Blog: Working towards a flexible, fairer future

We need the government to champion the cultural shift to building flexibility into all jobs from the start and not just a right to ask a ‘favour’

Christina McAnea

The Westminster government’s proposals for a day one right to request flexible working are both welcome and long overdue.

This change will remove one of the immediate barriers to flexibility required by many carers and disabled workers, amongst others.

It also changes the narrative from a sense that even being allowed to ‘ask’ is somehow a perk or reward for service rather than a normal employment provision. But it’s not enough.

Along with most other organisations we work with, our strong position is that most jobs can be worked flexibly.

Employers should think upfront about the flexible working options that are available in a role, publish these in all job adverts and give successful applicants a day one right to take it up or to suggest alternative flexible arrangements for consideration under the right-to-request banner.

This is particularly important in a post-COVID landscape where many progressive employers have recognised the benefits of offering flexibility to attract talent and retain staff. However, care needs to be taken not to force flexibility on staff as a ‘one size fits all‘ solution, or worse as a means to have an on demand, zero hours workforce.

COVID has highlighted the greater ability, and opportunity, for new forms of flexibility and has, by necessity, been a hard testbed of home and hybrid-working for many.

However, while so many people were suddenly working from home, over half of the workforce continued to work outside the home. For many of our members, because of the nature of the work they do, working from home was, is and never will be an option for them. These workers have not been able to access the flexibility available to home workers.

Positive flexible working policies help promote greater equality by providing a choice for carers, disabled employees and anyone trying to balance other important aspects of their life, such as education and training with working.

Furthermore, getting flexible working policies right significantly helps address pay inequity by helping ensure employees remain in the labour market.

Despite some shifting of traditional roles, women remain the prime carers in families and increasingly, have caring responsibilities not just for children but for parents and/or other relatives.

With over one million women in UNISON, our members are acutely aware of the impact caring has on your working life when there is a lack of flexibility.

But despite good intentions, the current system of individual requests has often been a deterrent to people asking for flexibility for fear of the request affecting them negatively.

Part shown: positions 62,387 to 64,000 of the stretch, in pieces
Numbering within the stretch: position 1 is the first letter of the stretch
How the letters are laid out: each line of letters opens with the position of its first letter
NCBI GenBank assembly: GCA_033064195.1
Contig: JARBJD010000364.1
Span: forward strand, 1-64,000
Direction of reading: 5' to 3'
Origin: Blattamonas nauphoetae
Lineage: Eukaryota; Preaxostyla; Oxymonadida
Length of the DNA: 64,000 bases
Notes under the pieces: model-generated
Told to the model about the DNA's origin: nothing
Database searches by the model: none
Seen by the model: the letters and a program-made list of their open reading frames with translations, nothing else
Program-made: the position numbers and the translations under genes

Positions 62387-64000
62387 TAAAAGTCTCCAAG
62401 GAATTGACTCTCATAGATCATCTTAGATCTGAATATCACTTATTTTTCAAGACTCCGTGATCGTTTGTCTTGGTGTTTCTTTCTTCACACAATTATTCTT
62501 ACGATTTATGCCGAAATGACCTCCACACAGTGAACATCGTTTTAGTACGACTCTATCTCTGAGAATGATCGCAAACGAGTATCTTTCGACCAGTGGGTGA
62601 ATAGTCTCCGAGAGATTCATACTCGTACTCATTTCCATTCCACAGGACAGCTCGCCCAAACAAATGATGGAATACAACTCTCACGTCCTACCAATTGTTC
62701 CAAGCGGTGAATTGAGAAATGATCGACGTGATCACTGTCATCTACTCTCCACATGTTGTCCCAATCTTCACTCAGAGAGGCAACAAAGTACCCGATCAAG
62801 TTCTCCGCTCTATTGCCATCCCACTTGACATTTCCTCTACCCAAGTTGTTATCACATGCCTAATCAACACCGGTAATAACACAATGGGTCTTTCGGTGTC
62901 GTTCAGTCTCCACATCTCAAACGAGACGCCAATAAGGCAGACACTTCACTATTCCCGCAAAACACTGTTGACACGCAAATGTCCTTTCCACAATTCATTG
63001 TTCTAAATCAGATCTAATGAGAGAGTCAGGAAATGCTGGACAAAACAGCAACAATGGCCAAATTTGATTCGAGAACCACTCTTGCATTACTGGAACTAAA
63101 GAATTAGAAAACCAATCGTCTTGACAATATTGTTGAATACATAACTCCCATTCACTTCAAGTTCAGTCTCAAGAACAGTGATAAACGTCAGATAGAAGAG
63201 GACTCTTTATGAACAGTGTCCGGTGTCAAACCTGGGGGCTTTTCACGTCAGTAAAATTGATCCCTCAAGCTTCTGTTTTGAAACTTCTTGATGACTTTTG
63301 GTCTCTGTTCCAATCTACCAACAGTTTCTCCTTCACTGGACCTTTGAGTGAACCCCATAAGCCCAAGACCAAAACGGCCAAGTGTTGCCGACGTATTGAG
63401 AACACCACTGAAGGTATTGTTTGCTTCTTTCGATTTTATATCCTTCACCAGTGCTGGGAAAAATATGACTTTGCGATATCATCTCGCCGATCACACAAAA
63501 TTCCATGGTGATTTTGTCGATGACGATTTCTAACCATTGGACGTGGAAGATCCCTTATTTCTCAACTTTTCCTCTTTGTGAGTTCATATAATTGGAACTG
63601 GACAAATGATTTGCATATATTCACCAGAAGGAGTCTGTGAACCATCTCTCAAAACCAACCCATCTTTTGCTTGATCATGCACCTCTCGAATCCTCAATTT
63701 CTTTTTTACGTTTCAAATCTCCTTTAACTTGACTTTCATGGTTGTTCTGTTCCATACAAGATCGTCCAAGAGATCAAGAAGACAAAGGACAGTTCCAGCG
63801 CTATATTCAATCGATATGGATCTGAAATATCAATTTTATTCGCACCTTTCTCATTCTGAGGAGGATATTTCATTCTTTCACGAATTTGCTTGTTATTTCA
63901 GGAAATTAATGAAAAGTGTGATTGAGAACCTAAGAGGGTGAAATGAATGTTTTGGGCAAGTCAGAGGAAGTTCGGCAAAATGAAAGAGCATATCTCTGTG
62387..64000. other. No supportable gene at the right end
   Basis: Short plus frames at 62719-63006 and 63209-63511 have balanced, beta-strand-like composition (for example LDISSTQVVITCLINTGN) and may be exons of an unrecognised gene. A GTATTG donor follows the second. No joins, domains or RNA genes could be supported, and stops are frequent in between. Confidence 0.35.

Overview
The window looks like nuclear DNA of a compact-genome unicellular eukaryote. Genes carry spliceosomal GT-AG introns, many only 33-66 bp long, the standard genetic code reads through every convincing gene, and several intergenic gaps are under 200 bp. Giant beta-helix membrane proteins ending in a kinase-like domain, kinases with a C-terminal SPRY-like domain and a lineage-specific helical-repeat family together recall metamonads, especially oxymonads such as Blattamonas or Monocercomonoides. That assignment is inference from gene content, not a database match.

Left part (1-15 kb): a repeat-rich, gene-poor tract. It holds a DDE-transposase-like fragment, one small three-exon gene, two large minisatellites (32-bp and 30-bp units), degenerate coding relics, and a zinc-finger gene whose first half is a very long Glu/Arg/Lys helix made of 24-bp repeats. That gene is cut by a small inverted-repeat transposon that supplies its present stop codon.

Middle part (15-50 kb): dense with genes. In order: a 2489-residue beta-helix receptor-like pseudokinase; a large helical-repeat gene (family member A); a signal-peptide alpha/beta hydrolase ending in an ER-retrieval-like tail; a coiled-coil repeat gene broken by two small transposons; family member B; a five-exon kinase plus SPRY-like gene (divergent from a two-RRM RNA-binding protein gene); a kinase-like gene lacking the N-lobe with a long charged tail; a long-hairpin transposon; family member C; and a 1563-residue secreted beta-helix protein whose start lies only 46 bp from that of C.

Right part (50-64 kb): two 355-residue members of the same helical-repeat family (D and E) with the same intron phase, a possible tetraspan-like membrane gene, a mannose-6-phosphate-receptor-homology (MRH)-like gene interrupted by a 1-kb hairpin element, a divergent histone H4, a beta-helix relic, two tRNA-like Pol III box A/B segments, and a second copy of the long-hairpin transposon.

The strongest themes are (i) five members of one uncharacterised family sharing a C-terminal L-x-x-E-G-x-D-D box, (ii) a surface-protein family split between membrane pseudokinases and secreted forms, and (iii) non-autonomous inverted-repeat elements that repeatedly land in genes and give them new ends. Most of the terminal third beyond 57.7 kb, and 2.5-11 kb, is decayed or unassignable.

It places flexibility as exceptional instead of commonplace. Too much rests on whether there is a supportive employer locally, rather than whether there is an overarching expectation of a supportive culture in most organisations.

There is huge room for improvement in the current system. Flexibility can be the make or break issue defining whether an employee can remain in employment. In particular, when urgent care needs arise, there is just too long to wait for an answer to a request  – childcare and other care provisions or support may become unavailable while the employee waits for a decision.

Importantly, there should be more dialogue built into the system – dialogue is by far the best way to get to mutually beneficial outcomes.

At a minimum, there should be the offer to discuss the request face to face before a decision is made. Of course, employers will need to ensure their core business can continue, especially where this involves supporting and interacting with other people, but employees should be able to get an explanation for a refusal and the opportunity to consider alternative options, if possible.

Our own members experience has shown that, for many employees, the lack of access to necessary flexibility can have a huge impact, not just on their morale and productivity, but also on their ability to remain in the workforce at all. Finding a mutually workable level of flexibility is central to addressing many equalities of access issues for employees.

This current consultation on making the right-to-request a day one right is undoubtedly a step in the right direction but we are urging the government to be bolder. We need policies that will make flexible working easier.

We need the government to champion the cultural shift to building flexibility into jobs from the start and not just the right to ask a ‘favour’.